Overview

The Ngorongoro crater is among the world’s great natural wonders. It was formed millions of years ago when a now-extinct volcano erupted and collapsed back upon itself, forming an enormous crater. Today, it is home to an astonishing concentration of wildlife. Because the crater is so large, it contains several different mini-ecosystems, woodland, plains, lake, river, swamp, and forest, each of which is preferred by different species. The plains are home to larger grazing animals like antelope, buffalo, wildebeest and zebra, as well their predators, lion, leopard, cheetah and hyena. In and around the forests and woodlands you can find monkeys, bushbuck, waterbuck elephant and, if you’re lucky, the rare black rhino and African hunting dog. In fact the crater is among the very few places that gives you a chance to see the Big Five of game (elephant, buffalo, rhino, lion and leopard) within fairly close proximity.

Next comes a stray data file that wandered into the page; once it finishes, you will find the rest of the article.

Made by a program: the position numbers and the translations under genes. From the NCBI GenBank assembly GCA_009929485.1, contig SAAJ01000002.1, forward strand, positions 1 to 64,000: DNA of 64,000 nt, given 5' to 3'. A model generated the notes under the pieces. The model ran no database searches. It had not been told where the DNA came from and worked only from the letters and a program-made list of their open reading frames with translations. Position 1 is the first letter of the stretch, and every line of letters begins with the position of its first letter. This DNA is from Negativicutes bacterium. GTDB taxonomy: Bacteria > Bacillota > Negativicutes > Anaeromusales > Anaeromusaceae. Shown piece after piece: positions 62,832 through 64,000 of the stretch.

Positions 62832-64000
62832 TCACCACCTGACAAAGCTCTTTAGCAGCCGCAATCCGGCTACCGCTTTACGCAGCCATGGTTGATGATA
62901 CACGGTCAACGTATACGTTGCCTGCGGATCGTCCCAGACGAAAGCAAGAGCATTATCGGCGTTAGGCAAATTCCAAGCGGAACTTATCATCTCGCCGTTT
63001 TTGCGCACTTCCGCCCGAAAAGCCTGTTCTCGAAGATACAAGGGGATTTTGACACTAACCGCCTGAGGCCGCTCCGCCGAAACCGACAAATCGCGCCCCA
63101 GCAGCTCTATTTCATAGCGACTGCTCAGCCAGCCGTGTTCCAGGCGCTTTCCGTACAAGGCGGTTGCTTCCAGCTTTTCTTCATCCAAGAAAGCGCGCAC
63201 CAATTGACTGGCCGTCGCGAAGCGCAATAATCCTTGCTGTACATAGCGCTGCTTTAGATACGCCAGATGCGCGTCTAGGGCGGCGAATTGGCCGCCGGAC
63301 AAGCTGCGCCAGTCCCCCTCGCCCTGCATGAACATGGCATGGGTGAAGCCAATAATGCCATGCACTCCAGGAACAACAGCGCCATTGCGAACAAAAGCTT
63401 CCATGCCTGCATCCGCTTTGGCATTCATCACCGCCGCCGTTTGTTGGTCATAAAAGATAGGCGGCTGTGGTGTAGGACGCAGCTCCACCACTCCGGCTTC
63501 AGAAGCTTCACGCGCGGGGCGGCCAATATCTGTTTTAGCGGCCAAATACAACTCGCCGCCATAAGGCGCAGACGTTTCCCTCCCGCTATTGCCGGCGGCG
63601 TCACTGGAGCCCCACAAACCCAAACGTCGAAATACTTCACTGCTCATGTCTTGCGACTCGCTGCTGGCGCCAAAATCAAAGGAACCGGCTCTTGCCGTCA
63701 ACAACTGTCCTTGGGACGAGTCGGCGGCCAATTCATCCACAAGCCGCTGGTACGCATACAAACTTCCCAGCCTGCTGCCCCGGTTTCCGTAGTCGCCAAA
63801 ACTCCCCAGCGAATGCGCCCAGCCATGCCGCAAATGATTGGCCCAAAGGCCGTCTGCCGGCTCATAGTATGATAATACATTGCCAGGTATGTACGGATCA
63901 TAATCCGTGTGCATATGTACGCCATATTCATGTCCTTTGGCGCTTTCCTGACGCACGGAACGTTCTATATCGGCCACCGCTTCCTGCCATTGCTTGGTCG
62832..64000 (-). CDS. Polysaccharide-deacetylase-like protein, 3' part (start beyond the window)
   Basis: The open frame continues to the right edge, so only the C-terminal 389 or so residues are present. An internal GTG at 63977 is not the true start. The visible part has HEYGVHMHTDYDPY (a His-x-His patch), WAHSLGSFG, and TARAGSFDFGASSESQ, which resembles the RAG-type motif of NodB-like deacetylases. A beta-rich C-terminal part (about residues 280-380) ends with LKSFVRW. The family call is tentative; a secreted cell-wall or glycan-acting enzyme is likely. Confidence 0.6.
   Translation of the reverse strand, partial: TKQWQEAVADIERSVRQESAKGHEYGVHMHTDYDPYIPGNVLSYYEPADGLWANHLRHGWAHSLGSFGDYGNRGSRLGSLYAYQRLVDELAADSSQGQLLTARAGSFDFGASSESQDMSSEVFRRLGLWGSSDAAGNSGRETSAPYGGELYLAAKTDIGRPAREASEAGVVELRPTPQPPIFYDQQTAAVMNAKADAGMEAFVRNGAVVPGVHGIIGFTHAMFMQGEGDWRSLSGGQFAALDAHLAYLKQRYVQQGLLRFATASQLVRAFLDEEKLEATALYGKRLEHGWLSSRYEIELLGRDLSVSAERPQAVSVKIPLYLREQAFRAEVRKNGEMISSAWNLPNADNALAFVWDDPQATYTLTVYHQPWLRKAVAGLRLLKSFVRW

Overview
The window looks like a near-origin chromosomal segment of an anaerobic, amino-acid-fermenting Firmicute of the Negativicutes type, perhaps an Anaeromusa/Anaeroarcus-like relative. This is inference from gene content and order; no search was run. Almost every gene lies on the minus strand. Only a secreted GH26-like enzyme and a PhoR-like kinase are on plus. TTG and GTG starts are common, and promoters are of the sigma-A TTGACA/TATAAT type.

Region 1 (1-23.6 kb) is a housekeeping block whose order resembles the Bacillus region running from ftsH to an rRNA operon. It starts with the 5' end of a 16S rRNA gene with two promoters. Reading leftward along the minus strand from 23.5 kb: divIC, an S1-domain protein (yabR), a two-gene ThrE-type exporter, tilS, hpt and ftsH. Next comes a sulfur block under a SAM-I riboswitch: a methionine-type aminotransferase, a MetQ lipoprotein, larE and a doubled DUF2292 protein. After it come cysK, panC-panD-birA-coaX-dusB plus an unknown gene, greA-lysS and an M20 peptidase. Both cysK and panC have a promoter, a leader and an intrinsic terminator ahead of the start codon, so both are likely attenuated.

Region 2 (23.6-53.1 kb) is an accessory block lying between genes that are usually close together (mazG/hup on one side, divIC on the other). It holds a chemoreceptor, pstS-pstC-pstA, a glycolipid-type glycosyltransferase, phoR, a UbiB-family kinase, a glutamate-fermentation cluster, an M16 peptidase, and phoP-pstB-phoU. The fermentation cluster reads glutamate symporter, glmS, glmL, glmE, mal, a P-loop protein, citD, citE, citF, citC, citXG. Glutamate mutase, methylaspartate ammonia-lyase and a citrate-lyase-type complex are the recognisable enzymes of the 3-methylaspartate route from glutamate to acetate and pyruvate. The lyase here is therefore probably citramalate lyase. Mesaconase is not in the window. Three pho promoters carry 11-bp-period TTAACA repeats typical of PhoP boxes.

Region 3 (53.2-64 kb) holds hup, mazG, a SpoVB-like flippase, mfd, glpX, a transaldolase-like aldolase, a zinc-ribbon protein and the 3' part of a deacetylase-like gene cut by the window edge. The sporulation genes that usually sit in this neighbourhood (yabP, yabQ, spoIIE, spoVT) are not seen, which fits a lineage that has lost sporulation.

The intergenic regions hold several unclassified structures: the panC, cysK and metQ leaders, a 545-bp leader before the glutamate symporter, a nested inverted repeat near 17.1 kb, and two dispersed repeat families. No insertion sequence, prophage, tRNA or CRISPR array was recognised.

That’s not all, though. You can also see warthog, hippo, eland, jackal; the only major species that are not seen here are topi, giraffe and impala, but there are still over 120 specials of mammal in the caldera. The bird life also offers rewarding sightings, with storks, secretary birds, kori bustards, crowned cranes and ostriches.

Ngorongoro Crater

Ngorongoro Crater

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